Democratic politician Daniel Patrick Moynihan once proclaimed: “Everyone is entitled to his own opinion, but not to his own facts.”
An adage that does not seem to apply to media mega-star Oprah Winfrey, who recently claimed the “n-word” was the last thing heard by “millions” who were lynched, Newsbusters reported.
A clear — and blatantly false — implication that millions of blacks have been lynched because of their race.
Winfrey made the comment during an interview with Parade Magazine, as she discussed her role in Lee Daniels’ “The Butler,” a movie that chronicles a black man’s years of service in the White House.
When asked a question about using the “n-word,” Winfrey said:
“You cannot be my friend and use that word around me. It shows my age, but I feel strongly about it. … I always think of the millions of people who heard that as their last word as they were hanging from a tree.”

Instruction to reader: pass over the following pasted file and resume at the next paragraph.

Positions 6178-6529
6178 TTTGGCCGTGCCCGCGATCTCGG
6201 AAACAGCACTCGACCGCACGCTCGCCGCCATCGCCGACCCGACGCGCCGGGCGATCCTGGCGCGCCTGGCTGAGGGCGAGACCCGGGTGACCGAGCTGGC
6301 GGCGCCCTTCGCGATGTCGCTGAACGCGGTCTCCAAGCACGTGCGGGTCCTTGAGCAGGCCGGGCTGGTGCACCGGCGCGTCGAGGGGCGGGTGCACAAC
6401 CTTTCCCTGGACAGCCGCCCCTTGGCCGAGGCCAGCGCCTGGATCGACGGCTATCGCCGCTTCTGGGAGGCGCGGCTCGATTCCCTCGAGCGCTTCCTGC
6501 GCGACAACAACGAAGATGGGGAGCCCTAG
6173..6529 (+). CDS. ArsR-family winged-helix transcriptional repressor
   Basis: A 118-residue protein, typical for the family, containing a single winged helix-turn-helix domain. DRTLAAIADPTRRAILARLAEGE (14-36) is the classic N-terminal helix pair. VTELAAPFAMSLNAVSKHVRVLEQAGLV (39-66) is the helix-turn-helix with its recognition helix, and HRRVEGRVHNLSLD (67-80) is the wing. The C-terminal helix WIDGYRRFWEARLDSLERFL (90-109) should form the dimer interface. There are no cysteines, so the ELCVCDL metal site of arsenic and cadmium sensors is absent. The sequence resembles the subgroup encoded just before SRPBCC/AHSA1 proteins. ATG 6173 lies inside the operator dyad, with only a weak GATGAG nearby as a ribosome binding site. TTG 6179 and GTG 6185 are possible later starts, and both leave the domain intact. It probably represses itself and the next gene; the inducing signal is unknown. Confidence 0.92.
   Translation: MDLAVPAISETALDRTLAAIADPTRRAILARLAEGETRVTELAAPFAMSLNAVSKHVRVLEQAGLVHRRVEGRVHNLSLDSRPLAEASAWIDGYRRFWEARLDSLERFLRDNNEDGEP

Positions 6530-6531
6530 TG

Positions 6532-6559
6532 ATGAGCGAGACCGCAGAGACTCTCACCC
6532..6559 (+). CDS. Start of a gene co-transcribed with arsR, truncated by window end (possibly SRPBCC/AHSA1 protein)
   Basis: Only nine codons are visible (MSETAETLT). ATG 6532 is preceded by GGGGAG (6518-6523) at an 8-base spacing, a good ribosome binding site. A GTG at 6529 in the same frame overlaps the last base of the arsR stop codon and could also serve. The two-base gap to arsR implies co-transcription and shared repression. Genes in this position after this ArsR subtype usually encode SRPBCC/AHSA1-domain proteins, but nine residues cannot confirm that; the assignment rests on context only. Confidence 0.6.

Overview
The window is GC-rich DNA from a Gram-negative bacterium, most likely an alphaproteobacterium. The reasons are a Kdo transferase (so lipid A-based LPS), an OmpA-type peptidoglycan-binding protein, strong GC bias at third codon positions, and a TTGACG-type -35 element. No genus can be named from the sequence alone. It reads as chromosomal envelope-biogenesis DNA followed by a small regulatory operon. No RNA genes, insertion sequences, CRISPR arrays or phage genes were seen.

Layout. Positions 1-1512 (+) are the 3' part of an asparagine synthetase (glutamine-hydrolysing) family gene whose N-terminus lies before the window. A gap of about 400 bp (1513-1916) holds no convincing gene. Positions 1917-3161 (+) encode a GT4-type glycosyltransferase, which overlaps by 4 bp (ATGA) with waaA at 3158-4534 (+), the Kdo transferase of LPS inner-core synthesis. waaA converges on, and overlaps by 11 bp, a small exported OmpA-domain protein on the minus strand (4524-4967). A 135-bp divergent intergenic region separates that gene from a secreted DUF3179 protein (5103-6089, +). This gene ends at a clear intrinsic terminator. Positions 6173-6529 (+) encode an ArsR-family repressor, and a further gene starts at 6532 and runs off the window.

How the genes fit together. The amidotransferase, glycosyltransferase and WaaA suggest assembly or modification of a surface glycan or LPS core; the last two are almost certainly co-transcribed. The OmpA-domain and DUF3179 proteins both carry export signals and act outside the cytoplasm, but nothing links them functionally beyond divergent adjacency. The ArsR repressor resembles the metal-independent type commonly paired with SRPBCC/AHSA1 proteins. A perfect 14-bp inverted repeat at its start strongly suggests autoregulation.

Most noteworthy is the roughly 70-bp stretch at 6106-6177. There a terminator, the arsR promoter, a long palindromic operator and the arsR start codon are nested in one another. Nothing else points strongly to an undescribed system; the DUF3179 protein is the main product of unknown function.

Interestingly, the inaccuracy went unchallenged by Parade Magazine.
Nearly 3,500 African Americans and 1,300 whites were lynched in the United States between 1882 and 1968, mostly from 1882 to 1920, according to the Archives at Tuskegee Institute.
Winfrey said in the interview that young people today know “diddly squat” about the history of themovement, however, as Newsbusters pointed out, it would seem that she needs to brush up on her own history.
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